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Q&A: Samaritan Healthcare candidates

by CHERYL SCHWEIZER
Staff Writer | September 28, 2023 4:13 PM

MOSES LAKE — Incumbent Katherine Christian and challenger Elliot DeLong are running for one of two open positions on the Samaritan Healthcare commission.

The Columbia Basin Herald submitted three questions to each candidate simultaneously, with set word count limits and an identical deadline to return their responses. Where needed the answers have been trimmed to fit within the word limits set by the Columbia Basin Herald in order to ensure fairness to both candidates. The paper encourages voters to reach out to the candidates if they want to discuss the issues below in more detail.

Responses are in alphabetical order according to candidate last names

November 7 is Election Day. Ballots will be mailed to voters Oct. 18 and early voting begins Oct. 20.

What prompted you to run for the hospital board?

Christian: I have been honored to serve the Hospital District — as a commissioner or committee member – for 20 years. Some of that time, the District struggled to make progress on the overall strategic plan. Since 2016 however, the District leadership has gained traction and momentum on the key components of that strategic plan, addressing short-term/immediate needs as well as planning for the decades ahead. The efforts of the District nearly doubled the number of physicians over that time, bringing more primary care and specialty services to our population.

In addition, plans for improved outpatient and hospital facilities are in progress to support that increase in physicians. They have consistently maintained accreditation standards and this year earned a 5-Star rating from CMS; and in contrast to a number of other Washington hospitals they have maintained financial stability through challenges such as Covid, inflation, and reimbursement challenges.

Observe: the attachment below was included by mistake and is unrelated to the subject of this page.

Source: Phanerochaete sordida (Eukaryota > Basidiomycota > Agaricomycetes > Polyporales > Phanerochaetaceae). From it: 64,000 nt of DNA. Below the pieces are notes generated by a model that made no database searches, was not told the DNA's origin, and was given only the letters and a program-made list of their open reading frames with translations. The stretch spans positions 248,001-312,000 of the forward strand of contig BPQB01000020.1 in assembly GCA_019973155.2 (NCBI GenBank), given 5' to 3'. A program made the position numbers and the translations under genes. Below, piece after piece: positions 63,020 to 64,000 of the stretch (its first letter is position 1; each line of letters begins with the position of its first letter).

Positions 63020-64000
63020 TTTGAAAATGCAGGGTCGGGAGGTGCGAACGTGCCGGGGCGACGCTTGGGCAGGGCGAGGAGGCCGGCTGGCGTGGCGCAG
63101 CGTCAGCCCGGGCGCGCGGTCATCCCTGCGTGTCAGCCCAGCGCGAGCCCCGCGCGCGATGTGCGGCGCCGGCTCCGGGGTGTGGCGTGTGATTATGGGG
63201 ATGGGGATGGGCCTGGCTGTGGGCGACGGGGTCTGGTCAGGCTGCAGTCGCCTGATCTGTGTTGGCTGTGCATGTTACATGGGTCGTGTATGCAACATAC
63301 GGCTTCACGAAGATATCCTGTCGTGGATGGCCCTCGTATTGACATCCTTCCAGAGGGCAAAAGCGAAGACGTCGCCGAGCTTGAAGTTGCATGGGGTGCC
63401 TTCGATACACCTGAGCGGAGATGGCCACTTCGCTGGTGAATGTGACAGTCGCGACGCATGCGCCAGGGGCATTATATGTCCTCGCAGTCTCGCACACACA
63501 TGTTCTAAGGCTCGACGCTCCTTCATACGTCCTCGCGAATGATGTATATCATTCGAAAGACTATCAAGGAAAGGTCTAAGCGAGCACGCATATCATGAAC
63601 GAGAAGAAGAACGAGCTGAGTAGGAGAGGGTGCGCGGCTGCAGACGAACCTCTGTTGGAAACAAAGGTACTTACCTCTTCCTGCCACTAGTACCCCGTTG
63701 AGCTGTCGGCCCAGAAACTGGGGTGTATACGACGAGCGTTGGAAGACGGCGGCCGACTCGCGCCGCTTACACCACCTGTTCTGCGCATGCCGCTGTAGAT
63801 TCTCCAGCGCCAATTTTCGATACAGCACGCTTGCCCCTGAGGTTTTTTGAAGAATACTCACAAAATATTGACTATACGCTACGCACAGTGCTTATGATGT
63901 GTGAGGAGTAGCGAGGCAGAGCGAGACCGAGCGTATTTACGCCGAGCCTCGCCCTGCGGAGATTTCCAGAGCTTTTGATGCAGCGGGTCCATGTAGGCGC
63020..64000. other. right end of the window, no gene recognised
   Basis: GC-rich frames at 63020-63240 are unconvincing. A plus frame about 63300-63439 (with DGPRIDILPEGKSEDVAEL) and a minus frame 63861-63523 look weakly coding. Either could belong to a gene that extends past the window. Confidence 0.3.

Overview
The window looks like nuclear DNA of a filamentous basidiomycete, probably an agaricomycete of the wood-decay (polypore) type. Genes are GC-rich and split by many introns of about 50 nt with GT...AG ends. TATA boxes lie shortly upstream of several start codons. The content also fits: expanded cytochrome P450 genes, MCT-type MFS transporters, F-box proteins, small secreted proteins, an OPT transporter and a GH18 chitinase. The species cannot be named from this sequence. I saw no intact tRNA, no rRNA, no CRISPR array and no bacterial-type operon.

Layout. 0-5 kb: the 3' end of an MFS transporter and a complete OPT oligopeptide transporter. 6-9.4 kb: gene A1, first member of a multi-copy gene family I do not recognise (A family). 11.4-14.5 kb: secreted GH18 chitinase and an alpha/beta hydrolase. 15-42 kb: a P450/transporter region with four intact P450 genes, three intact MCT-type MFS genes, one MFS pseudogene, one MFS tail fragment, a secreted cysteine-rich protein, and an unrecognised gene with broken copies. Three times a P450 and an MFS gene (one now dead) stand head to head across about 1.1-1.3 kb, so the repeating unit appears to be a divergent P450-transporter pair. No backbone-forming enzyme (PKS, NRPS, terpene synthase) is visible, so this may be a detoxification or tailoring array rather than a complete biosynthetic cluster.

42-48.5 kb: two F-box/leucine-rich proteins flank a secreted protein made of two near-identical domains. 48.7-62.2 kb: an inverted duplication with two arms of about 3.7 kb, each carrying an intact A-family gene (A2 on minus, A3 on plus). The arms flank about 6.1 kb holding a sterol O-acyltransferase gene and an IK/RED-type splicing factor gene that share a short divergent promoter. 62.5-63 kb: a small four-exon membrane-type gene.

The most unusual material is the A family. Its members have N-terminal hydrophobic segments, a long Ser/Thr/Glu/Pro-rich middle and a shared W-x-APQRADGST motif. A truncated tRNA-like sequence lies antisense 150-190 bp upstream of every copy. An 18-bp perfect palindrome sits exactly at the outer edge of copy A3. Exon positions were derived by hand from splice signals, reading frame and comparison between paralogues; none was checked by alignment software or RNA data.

The issues facing healthcare are complex and often interrelated, and I look forward to continuing to participate in the discussions as we move forward. I encourage anyone with questions to reach out to me, or to any of the commissioners.

DeLong: Our family is excited about the new hospital, but I have concerns for how Samaritan is managing its finances when it requires a community-funded hospital TAX that was previously touted as a “non-option” by leadership. We have to question if the financial instability is due to the number of physicians leaving our hometown, putting the hospital and clinics in a situation where only temporary physicians or outside professionals are the main option for care. Countless local residents, myself included, have felt the sting of revolving door care options for nearly a decade, and with it came outside entities like Providence and Confluence as our options. While grateful for all Healthcare choices, I feel we need someone on the board to challenge the status quo who can push for transparency, physician retention, financial responsibility, and guide Samaritan toward a brighter future for Moses Lake. This is my home town, and I feel like my neighbors and family need a representative on the Hospital Board willing to guide the change needed.